This vignette illustrates the various functions of PointedSDMs by using three datasets of the solitary tinamou (Tinamus solitarius) – a species of ground bird found on the eastern side of Brazil. Due to package dependencies, this vignette is not run. However the data and R script are available such that the user may carry out inference.
library(PointedSDMs) library(raster) library(ggpolypath) library(INLA) library(ggplot2)
Firstly, we load in the datasets and objects required for this
vignette. The SolitaryTinamou dataset attached to this package
list of four objects; for ease of use, we make
new objects for the items in this
data('SolitaryTinamou') <- CRS("+proj=longlat +ellps=WGS84") projection <- SolitaryTinamou$datasets datasets <- SolitaryTinamou$covariates covariates <- SolitaryTinamou$region region <- SolitaryTinamou$mesh mesh $crs <- projectionmesh
The first item is a
list of three datasets:
eBird, Gbif and Parks. The first two are
data.frame objects containing only two variables:
Y describing the latitude and longitude
coordinates of the species location respectively. As a result of this,
these two datasets are considered to be present only datasets
in our integrated model.
The other dataset (Parks) is also a
object. It contains the two coordinate variables present in the first
two datasets, but contains two additional variables:
Present, a binary variable describing the presence
(1) or absence (0) of the species at the given
area describing the area of the park.
Since we have information on the presences and absences of the species
in this dataset, we consider it a presence absence dataset.
Region is a
SpatialPolygons object which
give the boundary of the park containing the species; it was used in the
mesh construction and for the plots in this vignette.
The next object is
Raster objects of the covariates (Forest, NPP and
Altitude) describing the area of the parks. We stack these
three objects together using the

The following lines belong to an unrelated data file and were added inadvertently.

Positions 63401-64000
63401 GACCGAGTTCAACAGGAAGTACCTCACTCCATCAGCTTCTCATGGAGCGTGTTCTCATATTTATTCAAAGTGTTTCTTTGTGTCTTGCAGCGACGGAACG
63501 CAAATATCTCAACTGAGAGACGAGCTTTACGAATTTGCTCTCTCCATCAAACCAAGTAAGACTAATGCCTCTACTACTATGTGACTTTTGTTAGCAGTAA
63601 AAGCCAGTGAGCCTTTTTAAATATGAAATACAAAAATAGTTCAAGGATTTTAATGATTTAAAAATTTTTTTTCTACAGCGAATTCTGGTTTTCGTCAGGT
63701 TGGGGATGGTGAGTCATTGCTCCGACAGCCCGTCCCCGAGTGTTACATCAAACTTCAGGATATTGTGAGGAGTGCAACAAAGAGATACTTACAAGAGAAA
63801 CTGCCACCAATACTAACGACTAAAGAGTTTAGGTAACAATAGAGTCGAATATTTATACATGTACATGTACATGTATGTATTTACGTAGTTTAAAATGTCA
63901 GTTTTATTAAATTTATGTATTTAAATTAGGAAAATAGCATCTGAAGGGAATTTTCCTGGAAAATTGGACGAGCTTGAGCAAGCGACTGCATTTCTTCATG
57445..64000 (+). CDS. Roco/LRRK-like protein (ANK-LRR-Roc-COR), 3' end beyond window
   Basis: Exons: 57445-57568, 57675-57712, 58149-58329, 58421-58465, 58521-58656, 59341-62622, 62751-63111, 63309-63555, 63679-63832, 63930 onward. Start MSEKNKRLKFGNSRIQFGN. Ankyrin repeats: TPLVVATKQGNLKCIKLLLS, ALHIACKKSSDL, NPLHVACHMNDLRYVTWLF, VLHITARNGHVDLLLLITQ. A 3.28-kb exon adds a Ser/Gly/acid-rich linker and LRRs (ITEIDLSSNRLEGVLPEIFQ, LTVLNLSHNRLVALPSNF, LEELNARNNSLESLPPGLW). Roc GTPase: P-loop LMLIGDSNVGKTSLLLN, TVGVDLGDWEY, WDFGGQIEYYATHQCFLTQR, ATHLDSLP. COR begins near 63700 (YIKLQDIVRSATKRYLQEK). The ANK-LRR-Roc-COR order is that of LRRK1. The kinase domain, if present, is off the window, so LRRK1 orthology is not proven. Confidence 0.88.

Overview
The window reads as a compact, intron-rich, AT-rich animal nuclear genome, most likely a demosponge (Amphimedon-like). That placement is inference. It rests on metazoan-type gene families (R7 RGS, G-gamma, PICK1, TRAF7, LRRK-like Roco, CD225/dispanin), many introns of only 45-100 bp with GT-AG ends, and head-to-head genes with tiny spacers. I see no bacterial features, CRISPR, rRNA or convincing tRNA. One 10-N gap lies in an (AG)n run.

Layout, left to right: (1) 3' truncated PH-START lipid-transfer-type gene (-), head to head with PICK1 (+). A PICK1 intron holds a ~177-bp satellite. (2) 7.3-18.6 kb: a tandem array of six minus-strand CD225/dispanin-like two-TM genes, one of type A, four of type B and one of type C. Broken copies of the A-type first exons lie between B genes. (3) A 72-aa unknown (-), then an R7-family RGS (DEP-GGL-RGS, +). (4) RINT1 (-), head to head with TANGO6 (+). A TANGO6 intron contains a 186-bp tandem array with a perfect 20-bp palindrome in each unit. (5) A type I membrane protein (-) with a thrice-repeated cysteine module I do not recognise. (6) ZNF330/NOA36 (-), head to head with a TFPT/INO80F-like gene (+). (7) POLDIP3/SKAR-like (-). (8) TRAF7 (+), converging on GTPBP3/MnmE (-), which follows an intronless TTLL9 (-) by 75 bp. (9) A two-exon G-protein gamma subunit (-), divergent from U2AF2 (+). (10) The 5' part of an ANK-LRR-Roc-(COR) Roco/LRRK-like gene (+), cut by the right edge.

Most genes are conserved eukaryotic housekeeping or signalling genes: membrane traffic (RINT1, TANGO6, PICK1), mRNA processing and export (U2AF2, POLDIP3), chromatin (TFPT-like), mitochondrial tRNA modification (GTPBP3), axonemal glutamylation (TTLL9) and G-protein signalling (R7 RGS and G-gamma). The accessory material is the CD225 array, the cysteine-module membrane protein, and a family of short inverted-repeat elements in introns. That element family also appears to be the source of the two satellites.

stack function, and then
<- scale(stack(covariates)) covariates crs(covariates) <- projection plot(covariates)
Finally we require a Delaunay triangulated mesh for the construction of the spatial field. A plot of the mesh used for this vignette is provided below.
To set up an integrated species distribution model with
PointedSDMs, we initialize it with the
intModel function – which results in an R6 objects
with additional slot functions to further customize the model. The base
model we run for these data comprises of the spatial covariates and an
intercept term for each dataset.
<- intModel(datasets, spatialCovariates = covariates, Coordinates = c('X', 'Y'), base Projection = projection, responsePA = 'Present', Offset = 'area', Mesh = mesh, pointsSpatial = NULL)
.$plot function produces a gg object
of the points used in this analysis by dataset; from this plot, we see
that most of the species locations are found towards the eastern and
south-central part of the park.
$plot(Boundary = FALSE) + basegg(region) + ggtitle('Plot of the species locations by dataset')
In this model, we also include prior information for the
Forest effect using
$priorsFixed(Effect = 'Forest', mean.linear = 0.5, prec.linear = 0.01)base
To run the integrated model, we use the
data argument as the object created with the
intModel function above.
<- fitISDM(data = base) baseModel baseModel
Spatial fields are fundamental in our spatial species distribution
models, and so we include them in the model by setting
pointsSpatial = TRUE in
we will remove the intercept terms by specifying
pointsIntercept = FALSE
<- intModel(datasets, Coordinates = c('X', 'Y'), fields Projection = projection, Mesh = mesh, responsePA = 'Present', Offset = 'area', pointsIntercept = FALSE)
To specify the spatial field in the model, we use the slot function
$specifySpatial. This in turn will call R-INLA’s
inla.spde2.pcmatern function, which is used to specify
penalizing complexity (PC) priors for the parameters of the field. If we
PC = FALSE in this function, our shared spatial
field would be specified with R-INLA’s
$specifySpatial(sharedSpatial = TRUE, prior.range = c(1,0.01), fieldsprior.sigma = c(0.75, 0.05))
We furthermore include an additional spatial field (deemed the
bias field) for our citizen science eBird observations
$addBias slot function.
Finally we run the integrated model, again with
but this time we specify options with R-INLA’s empirical
Bayes integration strategy to help with computation time.
<- fitISDM(fields, options = list(control.inla = list(int.strategy = 'eb')))fieldsModel
If we wanted to make predictions of the shared spatial random field
across the map, we set
spatial = TRUE in the generic
<- predict(fieldsModel, mesh = mesh, spatial_predictions mask = region, spatial = TRUE, fun = 'linear')
And subsequently plot using the generic
However if we wanted to make predictions of the bias field, we would
do this by setting
biasfield = TRUE.
<- predict(fieldsModel, bias_predictions mesh = mesh, mask = region, biasfield = TRUE, fun = 'linear')
The last function of interest is
removes a dataset out of the full model, and then calculates a
cross-validation score with this reduced model. In this case, we try the
function out by removing the eBird dataset.
<- datasetOut(model = fieldsModel, dataset = 'eBird')eBird_out